That the conversion factor has been incorrectly placed in the set-up in FIG. 12 can be checked by selecting the Units button (box 70) which displays the units (lb×lb/kg) that would be produced if this conversion were carried out. Clearly, then the conversion factor must be inverted. This is accomplished by either correcting the entries manually, or selecting the Invert button (box 72).

The result of this, after also checking the Units button (box 70) is illustrated in FIG. 13. In FIG. 13 is also displayed the calculated value (17.23 kg) obtained by activating the "ShowMe" button (box 74). Thus, the user could proceed through the calculation in a "step by step" fashion until they arrived at the complete "Set-Up", and entered an answer. FIG. 14 shows the correct "Set-Up". In FIG. 15 is shown the answer (1.005) the user had entered. The "Warning" window reminds the user that the answer must contain a unit (tab). Other warnings may also be provided, for example, to the accuracy of the answer or that the proposed solution is not appropriate. There are other options available in device 10 that are not discussed in any detail in this description. For example, activation of the Calc button (box 76), produces a "pop up" standard calculator that can be used to complete the arithmetic operations. (See FIG. 19 for example.)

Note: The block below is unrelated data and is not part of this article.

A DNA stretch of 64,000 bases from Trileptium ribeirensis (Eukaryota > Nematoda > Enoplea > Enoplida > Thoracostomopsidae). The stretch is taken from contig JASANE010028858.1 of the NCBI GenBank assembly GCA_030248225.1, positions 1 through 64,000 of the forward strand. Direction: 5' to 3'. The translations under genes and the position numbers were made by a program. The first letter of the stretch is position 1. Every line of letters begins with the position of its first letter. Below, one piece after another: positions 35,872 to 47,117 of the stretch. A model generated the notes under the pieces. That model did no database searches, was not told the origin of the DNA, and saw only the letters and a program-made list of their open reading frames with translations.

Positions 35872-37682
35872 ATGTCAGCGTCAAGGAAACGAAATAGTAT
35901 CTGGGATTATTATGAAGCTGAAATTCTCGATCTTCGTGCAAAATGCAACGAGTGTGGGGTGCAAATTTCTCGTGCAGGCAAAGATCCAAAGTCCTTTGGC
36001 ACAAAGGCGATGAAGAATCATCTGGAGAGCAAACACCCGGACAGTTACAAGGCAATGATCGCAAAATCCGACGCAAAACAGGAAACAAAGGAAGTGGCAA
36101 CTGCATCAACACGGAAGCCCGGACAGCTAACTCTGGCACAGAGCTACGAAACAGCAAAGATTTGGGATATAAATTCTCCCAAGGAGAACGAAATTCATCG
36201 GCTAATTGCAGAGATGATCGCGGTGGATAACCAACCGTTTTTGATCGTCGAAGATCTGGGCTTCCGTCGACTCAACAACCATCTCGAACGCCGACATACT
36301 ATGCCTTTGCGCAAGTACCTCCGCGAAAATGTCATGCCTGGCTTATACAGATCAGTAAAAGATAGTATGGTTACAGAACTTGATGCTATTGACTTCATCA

FIGS. 10-15 illustrated the use of the Learner Controlled Tutorial (LCT) to complete a drug dosage calculation using the "full" dimensional analysis method. The "full" method is characterized by the "stringing" together conversion factors required for completing the problem without stopping to calculate the answers from each conversion step. The LCT can be modified to permit the user to select the Step-by-Step method (FIG. 3, box 32) which requires the user to obtain the answer from each conversion and use it as the starting point for the next conversion. (For example, the result, 17.23 kg in FIG. 13, obtained from the conversion calculation of a 38 lb client is the starting point for calculation the medication dosage.) The user choosing the Step-by-Step tutorial could use any one of four commonly used problem solving techniques: Ratios, Proportions, Formula, or Dimensional Analysis by selecting the appropriate box (in FIG. 3: box 36,38,34,40, respectively).